As the first anniversary of the election of Pope Francis approached in mid-March, the Pew Research Religion and Public Life Project noted the pope’s overwhelming popularity but reported it could not tease out a discernible “Francis effect” in the behavior of American Catholics. Pew researchers may want to consider interviewing Jesuit vocation directors who are reporting a surge in vocation inquiries since Pope Francis’ election.
Many of the U.S. Jesuit regional vocation offices on the East Coast are reporting a significant uptick in vocation inquiries—anywhere from a low of 67 percent to a high of 116 percent. Chuck Frederico, S.J., vocations director for the Jesuits of the Maryland, New England and New York Provinces, said Pew is definitely missing what has been happening in his office.
He has been “flooded with inquiries” in the last year about vocations with the Jesuits. “From the day that [Pope Francis] was elected through the present, our website has been constant with people filling out the form,” Father Frederico said. “I’m psyched,” he adds with a laugh. “This is good. I’m busy.” Father Frederico believes other provinces around the country are experiencing the same phenomenon.
“We’ve been hearing from a tremendous number of young men who have no experience with the Society of Jesus—which isn’t typical, because so many of our vocations come from men who have attended Jesuit high schools or colleges,” said Father Frederico. “But these men are new to the Jesuits, and they are inspired by the Holy Father. They’re excited about the Catholic Church and, because of the example of Pope Francis, they want to learn more about the Jesuits. It’s been a tremendous gift.
“We get five to ten [inquiries] a week now,” he said. “Prior [to Pope Francis] we were getting two a week.” It can take years for those expressions of interest to translate into strong candidates for ordination, but Father Frederico remains excited about the higher numbers. “At least a quarter of the serious candidates that I work with have been added as a result of the pope’s election,” he said.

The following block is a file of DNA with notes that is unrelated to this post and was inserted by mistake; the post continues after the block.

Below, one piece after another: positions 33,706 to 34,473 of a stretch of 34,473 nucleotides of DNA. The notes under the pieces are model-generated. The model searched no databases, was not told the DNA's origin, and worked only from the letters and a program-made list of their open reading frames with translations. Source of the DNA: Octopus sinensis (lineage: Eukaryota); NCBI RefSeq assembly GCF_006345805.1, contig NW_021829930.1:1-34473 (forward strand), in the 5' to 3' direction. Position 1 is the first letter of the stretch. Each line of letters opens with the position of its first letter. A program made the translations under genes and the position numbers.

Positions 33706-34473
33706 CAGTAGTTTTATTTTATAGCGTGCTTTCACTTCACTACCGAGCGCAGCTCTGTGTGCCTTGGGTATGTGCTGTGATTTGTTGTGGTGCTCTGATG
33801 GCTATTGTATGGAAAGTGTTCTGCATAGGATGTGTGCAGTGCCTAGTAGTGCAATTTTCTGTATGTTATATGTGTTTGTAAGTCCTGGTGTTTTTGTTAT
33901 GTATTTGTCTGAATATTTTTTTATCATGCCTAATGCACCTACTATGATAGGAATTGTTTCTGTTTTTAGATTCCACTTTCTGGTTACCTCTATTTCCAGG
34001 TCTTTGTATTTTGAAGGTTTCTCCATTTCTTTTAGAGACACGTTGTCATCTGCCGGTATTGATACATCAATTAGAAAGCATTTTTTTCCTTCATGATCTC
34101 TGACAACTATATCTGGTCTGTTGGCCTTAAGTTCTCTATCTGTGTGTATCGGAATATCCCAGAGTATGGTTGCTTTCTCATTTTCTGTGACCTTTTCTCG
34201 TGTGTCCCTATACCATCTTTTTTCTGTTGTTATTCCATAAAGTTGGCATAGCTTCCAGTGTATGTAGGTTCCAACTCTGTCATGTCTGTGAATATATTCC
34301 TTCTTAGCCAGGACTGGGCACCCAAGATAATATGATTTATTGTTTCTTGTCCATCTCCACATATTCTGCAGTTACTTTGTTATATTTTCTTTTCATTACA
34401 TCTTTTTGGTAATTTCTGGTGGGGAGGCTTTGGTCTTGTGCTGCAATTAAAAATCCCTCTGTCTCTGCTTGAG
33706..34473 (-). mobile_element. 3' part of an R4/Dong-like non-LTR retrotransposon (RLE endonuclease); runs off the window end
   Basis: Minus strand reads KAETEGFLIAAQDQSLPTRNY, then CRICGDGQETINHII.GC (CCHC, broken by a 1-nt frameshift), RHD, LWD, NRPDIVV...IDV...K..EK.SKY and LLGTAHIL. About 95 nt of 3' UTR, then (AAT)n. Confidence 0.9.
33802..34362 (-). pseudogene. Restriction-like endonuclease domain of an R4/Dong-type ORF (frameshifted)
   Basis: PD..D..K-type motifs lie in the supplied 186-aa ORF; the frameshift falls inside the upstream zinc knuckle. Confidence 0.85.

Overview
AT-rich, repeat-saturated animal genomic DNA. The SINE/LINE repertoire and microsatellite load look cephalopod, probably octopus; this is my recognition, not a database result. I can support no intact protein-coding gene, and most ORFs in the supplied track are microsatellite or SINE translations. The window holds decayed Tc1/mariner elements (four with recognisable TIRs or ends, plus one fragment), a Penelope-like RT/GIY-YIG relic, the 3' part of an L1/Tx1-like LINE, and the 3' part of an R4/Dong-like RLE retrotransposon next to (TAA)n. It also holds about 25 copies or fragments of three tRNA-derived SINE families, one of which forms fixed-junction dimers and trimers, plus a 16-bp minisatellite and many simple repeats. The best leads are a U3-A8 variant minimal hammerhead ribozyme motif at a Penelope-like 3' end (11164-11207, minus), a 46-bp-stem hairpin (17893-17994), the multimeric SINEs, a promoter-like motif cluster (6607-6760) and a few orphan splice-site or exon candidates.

Father Frederico believes Francis has been a liberating model for young people who may have felt a call but were discouraged by social attitudes against the church. Even among those whom Father Frederico does not consider strong candidates, he can find some evidence of the pope’s impact. Many of them, according to Father Frederico, told him they have been away from the church for years but have felt a renewed interest because of Francis.
But it is not just the Jesuits who have been experiencing the Pope Francis “vocation effect.”
Patrice Tuohy is the executive editor of the Vision Vocation guide, a print and online vocations resource published by the National Religious Vocation Conference. “We’re definitely experiencing a Francis effect,” she said. Tuohy cites increased inquiries and web and social media traffic as evidence.
Tuohy first began noticing increasing interest in July as the pope began gathering world headlines during the World Youth Day celebrations in Brazil.
“We’re still not talking about huge numbers here,” she cautions. “In a world that is selling sex, power and money, we’re still selling chastity, poverty and obedience. It’s a tough sell.” All the same, Tuohy believes Pope Francis has been “planting seeds” that may eventually translate into more vocations. Tuohy reports that 74 percent of the people who responded to a survey at Vision said Pope Francis had spurred their interest in a religious life. “That is what Francis is doing,” she said. “He is putting religious life and a church vocation on the radar for young people, when it has not been on their radar for a number of years.”